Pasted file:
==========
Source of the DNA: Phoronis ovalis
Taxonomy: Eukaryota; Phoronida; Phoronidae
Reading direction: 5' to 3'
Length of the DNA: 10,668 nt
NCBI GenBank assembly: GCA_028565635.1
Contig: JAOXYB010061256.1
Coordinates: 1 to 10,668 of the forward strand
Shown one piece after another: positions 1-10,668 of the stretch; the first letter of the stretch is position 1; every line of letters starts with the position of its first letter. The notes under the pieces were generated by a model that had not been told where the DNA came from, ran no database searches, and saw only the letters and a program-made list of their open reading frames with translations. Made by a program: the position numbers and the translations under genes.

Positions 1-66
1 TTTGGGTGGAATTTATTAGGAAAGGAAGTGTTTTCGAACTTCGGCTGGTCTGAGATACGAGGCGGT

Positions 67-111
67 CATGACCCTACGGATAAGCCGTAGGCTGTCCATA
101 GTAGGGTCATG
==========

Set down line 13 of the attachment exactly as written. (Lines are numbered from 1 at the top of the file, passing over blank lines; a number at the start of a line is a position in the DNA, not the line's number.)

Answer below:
101 GTAGGGTCATG